Yesterday was an encouraging day. Shiro Obata, minister for the Haruna church of Christ, traveled to Mito to join our leadership meeting and basically…he said many things I have been thinking and wanting to say, but it was so much better coming from him because he’s older, he’s Japanese, and he has the life experience. He has been so wonderful in all of this, and my respect for him and my appreciation for him continues to grow yet again. Mostly likely, he, Sasha and I will go to Sendai next week for a couple of days.
On Thursday (April 7), the Mito church leadership will have a meeting and discuss in more detail about our hopes going forward. The following two Mondays will be the regional preachers’ meetings (April 11-Ibaraki/North, April 18-Tokyo/West). A few of the Mito members are currently in contact with CRASH and we are hoping the church will send a team to Sendai at the end of this month for 9 days. Sasha and I will be a part of that group. We also hope to take a group to Hachinohe during the third week of May.
The church secretary visited the church in Morioka, and Christians from the Tomobe and Omika churches visited Fukushima and Ofunato, Iwate. The Ochanomizu church has been distributing water in northern Ibaraki. The Yokota church has also been receiving supplies and funds. Ibaraki Christian University has also set up a fund to help students to be able to continue to attend school and get an education. The quake and tsunami has place an economic hardship on many families to the point that some students may need to quit college if they don’t receive help.
It seems from what I have heard that the earthquake damage was more in Ibaraki, and the tsunami devastation was more in Miyagi and Iwate. A committee is beginning formed representative of the two regional preachers groups, and perhaps including church members (I personally hope a couple of women will be on the committee), and they will be the body to decide how funds will be used. The Mito church will simply be the collecting agency.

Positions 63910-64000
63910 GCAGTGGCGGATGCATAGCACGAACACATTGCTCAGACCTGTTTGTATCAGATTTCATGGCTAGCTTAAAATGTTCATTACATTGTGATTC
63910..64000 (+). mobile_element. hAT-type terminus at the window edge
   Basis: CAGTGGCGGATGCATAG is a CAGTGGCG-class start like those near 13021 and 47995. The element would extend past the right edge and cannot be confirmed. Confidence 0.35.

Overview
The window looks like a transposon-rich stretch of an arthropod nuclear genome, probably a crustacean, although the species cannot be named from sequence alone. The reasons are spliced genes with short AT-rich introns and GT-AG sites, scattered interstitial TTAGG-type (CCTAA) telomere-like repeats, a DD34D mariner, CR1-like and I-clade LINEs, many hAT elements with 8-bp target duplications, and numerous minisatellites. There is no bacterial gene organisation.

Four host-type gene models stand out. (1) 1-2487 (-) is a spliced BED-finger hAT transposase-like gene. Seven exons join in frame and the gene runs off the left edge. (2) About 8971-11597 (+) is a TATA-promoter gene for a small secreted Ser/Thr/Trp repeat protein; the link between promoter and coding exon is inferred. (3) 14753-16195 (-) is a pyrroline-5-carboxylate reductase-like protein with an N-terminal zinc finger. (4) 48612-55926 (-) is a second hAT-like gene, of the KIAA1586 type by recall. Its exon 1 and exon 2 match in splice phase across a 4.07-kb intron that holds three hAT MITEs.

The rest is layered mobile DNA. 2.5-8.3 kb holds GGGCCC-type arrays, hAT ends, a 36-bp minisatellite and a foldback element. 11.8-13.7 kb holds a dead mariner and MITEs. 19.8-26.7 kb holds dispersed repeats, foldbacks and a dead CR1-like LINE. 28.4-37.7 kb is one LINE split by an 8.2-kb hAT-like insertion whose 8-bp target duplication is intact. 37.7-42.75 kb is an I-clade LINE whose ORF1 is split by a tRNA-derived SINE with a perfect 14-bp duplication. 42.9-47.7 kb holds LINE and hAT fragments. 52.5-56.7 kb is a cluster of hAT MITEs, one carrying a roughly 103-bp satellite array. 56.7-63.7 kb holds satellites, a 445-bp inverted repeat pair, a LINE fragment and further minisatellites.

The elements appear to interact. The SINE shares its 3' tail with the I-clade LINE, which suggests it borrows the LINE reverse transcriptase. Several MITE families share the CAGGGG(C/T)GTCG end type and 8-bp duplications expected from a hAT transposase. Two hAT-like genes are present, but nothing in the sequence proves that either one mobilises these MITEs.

This from another note.
The Japanese churches have, in fact, been busy. Since I’ve arrived back, I have witnessed people volunteering in shelters for displaced victims, tarping damaged roofs, and helping elderly people clean up their homes. Several individuals are gathering information as they take some items to those who need it in Fukushima and Iwate – and this is all unfolding as gasoline comes back, roads open etc. They are struggling with recovery and emotions, but in addition they are looking to the needs of others and being positive.
The leaders here are asking questions and looking not only for the immediate relief but also about the longterm because they will help walk through this as a part of the nation. The government and big organizations have been really good about the initial response and we have seen some great accomplishments. But the organizations and volunteers will leave, and there will still be things to do. People will have fallen through the cracks. So I think the leaders here are trying to keep those things in mind, as well.
Joel became interested in mission work in Japan through a Let’s Start Talking campaign to Sendai while a student at York College. He and four other York College classmates returned to Sendai to work. They committed themselves to work with the congregation for five years.
After that time some of the group returned to the states for further study and Joel worked in various mission points in Asia gaining experience in church planting and ministry outreach. Upon returning to Japan in 2009, Joel sought guidance through prayer as to his future work. He began working with the Mito congregation in April 2010 focusing on discipleship and spiritual formation. He and Kristin Hanaoka were married on November 22, 2015.